Armanino Blog

Software Acquisition: Rent or Buy?

November 01, 2011

Admit it - you've always wanted a red sports car. When you travel out of town for business, you rent one. Hey, a person needs to get around...

The dynamics of renting versus buying a car are clear. If you rent, you pay per use, and you have your pick from any model on the lot. The rental agency deals with financing (and depreciating) the car and handles the maintenance, repair and servicing hassles.

If you were to buy the same red roadster, all these problems would be yours.

Until recently, if you wanted powerful financial software, you were in the position of the rental agency. That is, you would pay the upfront license fees and the annual maintenance fee, often 18% or more, and install the software on premises. You'd bear all the costs and the risks of ownership. If you wanted to customize the software - well, that's your business engine, but don't expect to re-use the same custom parts when you upgrade.

Recently it became possible to change positions in the market. You be the renter and the software vendor is the rental agency - responsible for making the solution work and accountable to you if it doesn't. Unlike traditional on-premises software, which is upgraded once every 18-24 months, cloud software vendors modify the online software on a monthly basis, continually introducing innovations that give you a more powerful vehicle with wish-list features. (Try that on the car in your driveway!)

Best of all, the vendor integrates the upgrades into the base version of the software so it is available online immediately. You can still customize - but you are configuring pre-integrated features (or even pre-integrated third-party software) rather than building or buying and bolting on parts.

You're not just a car lover, you're an accountant and business executive. You recognize that the rental car is a fixed asset from the agency perspective and a service from the customer perspective. If your company were making the rent vs. buy decision for a company car, you would be comparing the advantages and disadvantages to your business of making a capital expenditure vs. an operating expense. The same reasoning applies to software acquisition.

A small company which has to guard its cash flow may prefer to avoid the up-front capital cost and use the service, accounting for it as an operating expense. In any size of company, a departmental budget might not cover the capital expenditure but may cover the operating expense. This would mean gaining the use of  more powerful business software than it could otherwise afford.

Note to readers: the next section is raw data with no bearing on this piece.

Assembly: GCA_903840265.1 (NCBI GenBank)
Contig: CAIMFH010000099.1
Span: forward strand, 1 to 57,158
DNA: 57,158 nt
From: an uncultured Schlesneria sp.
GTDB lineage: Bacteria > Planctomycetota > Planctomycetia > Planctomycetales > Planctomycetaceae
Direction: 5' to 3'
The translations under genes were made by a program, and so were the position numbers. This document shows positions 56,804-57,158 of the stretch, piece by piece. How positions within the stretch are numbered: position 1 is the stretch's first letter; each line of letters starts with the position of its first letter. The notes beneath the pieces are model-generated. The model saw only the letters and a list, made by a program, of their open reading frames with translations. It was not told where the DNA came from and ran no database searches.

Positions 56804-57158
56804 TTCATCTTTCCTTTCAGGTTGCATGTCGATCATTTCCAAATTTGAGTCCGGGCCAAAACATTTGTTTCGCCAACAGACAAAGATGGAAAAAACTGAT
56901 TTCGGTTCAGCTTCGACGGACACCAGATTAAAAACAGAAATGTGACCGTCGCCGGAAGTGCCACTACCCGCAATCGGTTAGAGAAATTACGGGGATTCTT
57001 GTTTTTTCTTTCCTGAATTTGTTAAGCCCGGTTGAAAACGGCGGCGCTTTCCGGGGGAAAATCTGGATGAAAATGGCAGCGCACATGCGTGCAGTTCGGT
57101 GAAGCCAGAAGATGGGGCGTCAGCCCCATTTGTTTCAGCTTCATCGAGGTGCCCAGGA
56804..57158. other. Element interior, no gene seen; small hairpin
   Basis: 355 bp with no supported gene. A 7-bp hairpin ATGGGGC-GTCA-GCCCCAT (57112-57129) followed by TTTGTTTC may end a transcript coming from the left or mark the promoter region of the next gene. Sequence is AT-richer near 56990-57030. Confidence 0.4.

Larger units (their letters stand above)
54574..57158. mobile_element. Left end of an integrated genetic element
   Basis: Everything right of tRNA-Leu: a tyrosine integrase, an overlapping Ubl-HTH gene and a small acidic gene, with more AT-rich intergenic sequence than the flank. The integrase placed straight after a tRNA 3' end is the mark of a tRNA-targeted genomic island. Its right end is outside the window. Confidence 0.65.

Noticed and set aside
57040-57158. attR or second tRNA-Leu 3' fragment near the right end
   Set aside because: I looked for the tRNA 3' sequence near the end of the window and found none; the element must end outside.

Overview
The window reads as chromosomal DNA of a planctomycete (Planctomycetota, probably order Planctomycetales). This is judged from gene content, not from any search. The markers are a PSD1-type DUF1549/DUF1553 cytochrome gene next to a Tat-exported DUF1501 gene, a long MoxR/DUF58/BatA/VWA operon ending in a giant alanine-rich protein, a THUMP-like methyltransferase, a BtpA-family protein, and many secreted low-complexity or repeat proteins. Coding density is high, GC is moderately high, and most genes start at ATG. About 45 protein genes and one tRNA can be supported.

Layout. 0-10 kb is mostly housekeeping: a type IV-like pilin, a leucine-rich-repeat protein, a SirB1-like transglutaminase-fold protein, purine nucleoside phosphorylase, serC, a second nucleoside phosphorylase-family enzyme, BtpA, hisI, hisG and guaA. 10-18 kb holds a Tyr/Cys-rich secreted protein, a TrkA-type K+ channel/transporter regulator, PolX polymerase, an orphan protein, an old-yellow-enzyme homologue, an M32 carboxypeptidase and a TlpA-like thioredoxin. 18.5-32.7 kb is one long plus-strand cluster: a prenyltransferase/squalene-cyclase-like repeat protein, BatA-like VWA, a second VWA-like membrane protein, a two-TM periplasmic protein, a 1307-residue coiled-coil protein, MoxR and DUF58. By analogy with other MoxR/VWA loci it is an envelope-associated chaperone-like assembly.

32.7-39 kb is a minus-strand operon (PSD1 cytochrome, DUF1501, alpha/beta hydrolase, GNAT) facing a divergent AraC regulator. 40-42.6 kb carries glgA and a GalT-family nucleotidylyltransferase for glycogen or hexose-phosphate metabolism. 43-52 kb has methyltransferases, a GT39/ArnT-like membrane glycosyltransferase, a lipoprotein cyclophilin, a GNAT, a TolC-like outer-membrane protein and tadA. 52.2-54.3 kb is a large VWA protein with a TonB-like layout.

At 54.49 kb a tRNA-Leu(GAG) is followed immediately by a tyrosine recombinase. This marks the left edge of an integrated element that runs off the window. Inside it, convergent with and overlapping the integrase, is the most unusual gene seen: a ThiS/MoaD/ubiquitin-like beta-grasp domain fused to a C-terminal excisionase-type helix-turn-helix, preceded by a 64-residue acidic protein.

Treating software acquisition as OpEx also confers income tax advantages to any company.  However, the company may prefer to account for the purchase as CapEx, despite the larger up-front cost. As Diffen states, "If a public company wants to boost its earnings and book value, it may opt to make a capital expense and only deduct a small portion of it as an expense. This will result in a higher value of assets on its balance sheet as well as a higher net income that it can report to investors." In this case, the smaller operating expense is the amount that can be depreciated. However, the (potentially larger) costs of supporting the software remain an operating expense.

Clearly this discussion would soon take us beyond a simple apples-to-apples comparison of the cost of licensing on-premises software vs. subscribing to a cloud application provided as Software as a Service (SaaS). It would take us into a discussion of Total Cost of Ownership (TCO) - a subject for future posts.

If you are ready to take a deep dive into into this subject right now, I recommend that you read Geva Perry's post, "Accounting for Clouds: Stop Saying CapEx Vs. OpEx," and the comments of his readers.  Perry, an MBA-credentialed software executive and consultant, surveys cloud computing from top to bottom - from Infrastructure as a Service to Platform as a Service to Software as a Service - so he has a particularly holistic view of the big picture and all its moving parts.

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